Since #MeToo brought non-disclosure agreements (NDAs) into the spotlight, there has been a flurry of activity from government committees and regulatory bodies seeking to implement change. In this article, we look at what this means in the context of confidentiality clauses in settlement agreements and how the desire for change has expanded to more than cases of sexual harassment.

Timeline of government response following #MeToo

July 2018: Women and Equalities Select Committee (WESC) publish a report on workplace sexual harassment and make recommendations on potential new legislation governing the acceptable use of confidentiality clauses.

December 2018: Government responds to WESC report and commits to consult on NDA regulation.

March 2019: BEIS launches a consultation on possible measures to prevent the misuse of confidentiality clauses (NDAs).

June 2019: WESC publishes second report containing recommendations on the use of confidentiality clauses in cases of discrimination and not limited to sexual harassment.

11 July 2019: Government Equality Office launches consultation on sexual harassment in the workplace.

29 July 2019: Government publishes a response to its March 2019 consultation on possible measures to prevent misuse of confidentiality clauses (NDAs).

Indirect effect of #MeToo on settlement agreements

Many of the headlines surrounding NDAs and the various reports, consultations and responses outlined in the timeline above consider their use in respect of sexual harassment. However, NDAs are also used in settling other types of contentious employment matters, such as unfair dismissal and discrimination claims. As employment lawyers, we most often see NDAs featured in settlement agreements, in the form of confidentiality clauses. Some of the concerns expressed about NDAs in cases of sexual misconduct and in the reports above also extend to the use of confidentiality clauses in settlement agreements for other employment-related matters, not only sexual harassment.

The most recent government response on proposals to prevent the misuse of confidentiality clauses was published at the end of last month. The government reiterated in its response that confidentiality clauses are useful in both employment contracts and settlement agreements and condemned their misuse, especially when used to cover up workplace harassment or as an intimidation tactic. As a result, the government has committed to introducing appropriate legislation “when parliamentary time allows”. The proposed legislation would:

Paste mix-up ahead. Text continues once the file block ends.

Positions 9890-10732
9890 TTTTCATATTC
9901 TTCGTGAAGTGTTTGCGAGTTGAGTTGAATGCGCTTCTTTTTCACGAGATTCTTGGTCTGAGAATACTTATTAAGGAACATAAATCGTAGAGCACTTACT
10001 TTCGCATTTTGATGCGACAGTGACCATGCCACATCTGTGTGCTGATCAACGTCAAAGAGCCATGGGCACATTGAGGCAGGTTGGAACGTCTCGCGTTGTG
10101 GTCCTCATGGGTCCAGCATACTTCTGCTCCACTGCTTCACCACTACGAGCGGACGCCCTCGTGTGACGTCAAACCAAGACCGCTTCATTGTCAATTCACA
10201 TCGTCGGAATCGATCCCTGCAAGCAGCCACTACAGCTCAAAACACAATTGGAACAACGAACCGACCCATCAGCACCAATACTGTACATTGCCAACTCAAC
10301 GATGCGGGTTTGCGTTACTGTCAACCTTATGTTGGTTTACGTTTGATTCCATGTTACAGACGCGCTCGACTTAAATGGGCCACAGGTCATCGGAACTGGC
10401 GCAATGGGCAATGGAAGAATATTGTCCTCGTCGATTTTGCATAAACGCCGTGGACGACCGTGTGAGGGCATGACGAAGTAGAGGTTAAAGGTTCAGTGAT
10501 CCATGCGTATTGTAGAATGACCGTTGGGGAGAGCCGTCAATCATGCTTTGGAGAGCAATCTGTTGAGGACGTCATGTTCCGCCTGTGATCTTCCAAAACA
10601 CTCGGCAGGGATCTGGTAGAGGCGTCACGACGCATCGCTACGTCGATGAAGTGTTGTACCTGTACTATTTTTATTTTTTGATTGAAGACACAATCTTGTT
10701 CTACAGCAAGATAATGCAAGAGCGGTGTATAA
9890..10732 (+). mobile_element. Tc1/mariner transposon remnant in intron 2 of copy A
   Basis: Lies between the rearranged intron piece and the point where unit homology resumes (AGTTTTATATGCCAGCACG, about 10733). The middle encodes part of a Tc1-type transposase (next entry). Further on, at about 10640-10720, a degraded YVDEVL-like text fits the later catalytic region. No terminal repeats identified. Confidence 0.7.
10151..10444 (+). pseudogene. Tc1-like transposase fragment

• ensure that settlement agreements cannot prevent someone from making a disclosure to the police, regulated health and care professionals, or legal professionals;
  • require confidentiality clauses in settlement agreements to clearly set out their limitations;
  • ensure that the independent legal advice that an individual must obtain before entering a settlement agreement to ensure the validity of the agreement will include advice on the confidentiality clause itself; and
  • introduce new enforcement measures for confidentiality clauses that do not comply with legal requirements.

As parliamentary time is not likely to free up in the near future, the introduction of the appropriate legislation the government refers to seems a long way off. However, this does not mean that there will not be, and has not been, change. One of the effects of the push for change regarding NDAs is to the drafting of confidentiality clauses in settlement agreements, which the SRA (the body that regulates solicitors) has recently commented on. The SRA has indicated that clauses that now cause concern include those which:

  • permit disclosures only where they are “required” by law (rather than where a party chooses to make a disclosure to an appropriate law enforcement or regulatory body); or
  • seek to impose restrictions on a party’s ability to participate in criminal or other proceedings, or deter them from taking part in those proceedings.

The clearest approach, and the one recommended by the SRA, is for the agreement itself to identify specifically what disclosures are not prohibited by the confidentiality clause. These exceptions will usually include disclosures to a court, regulator or other competent authority.

What does this mean for employers?

Although the change highlighted above is a drafting point and something primarily for lawyers, not employers, to worry about, it is important that employers understand the settlement agreements they sign and what can and cannot be covered in the confidentiality clauses.

Those seeking further regulation in this area are not trying to completely eradicate the use of NDAs. Most appreciate that it is understandable and fair for employers to want to keep the terms of their settlement with an employee confidential. However, times are changing and more care must be taken in drafting confidentiality clauses. Employers should review their settlement agreements to ensure that these changes are reflected.